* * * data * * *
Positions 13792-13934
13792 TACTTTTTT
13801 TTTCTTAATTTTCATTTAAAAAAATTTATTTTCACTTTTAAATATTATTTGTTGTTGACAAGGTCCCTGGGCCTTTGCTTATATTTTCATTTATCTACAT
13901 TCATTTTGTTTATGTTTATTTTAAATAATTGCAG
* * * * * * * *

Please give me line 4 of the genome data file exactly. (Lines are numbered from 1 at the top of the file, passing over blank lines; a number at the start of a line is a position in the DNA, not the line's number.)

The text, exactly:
13901 TCATTTTGTTTATGTTTATTTTAAATAATTGCAG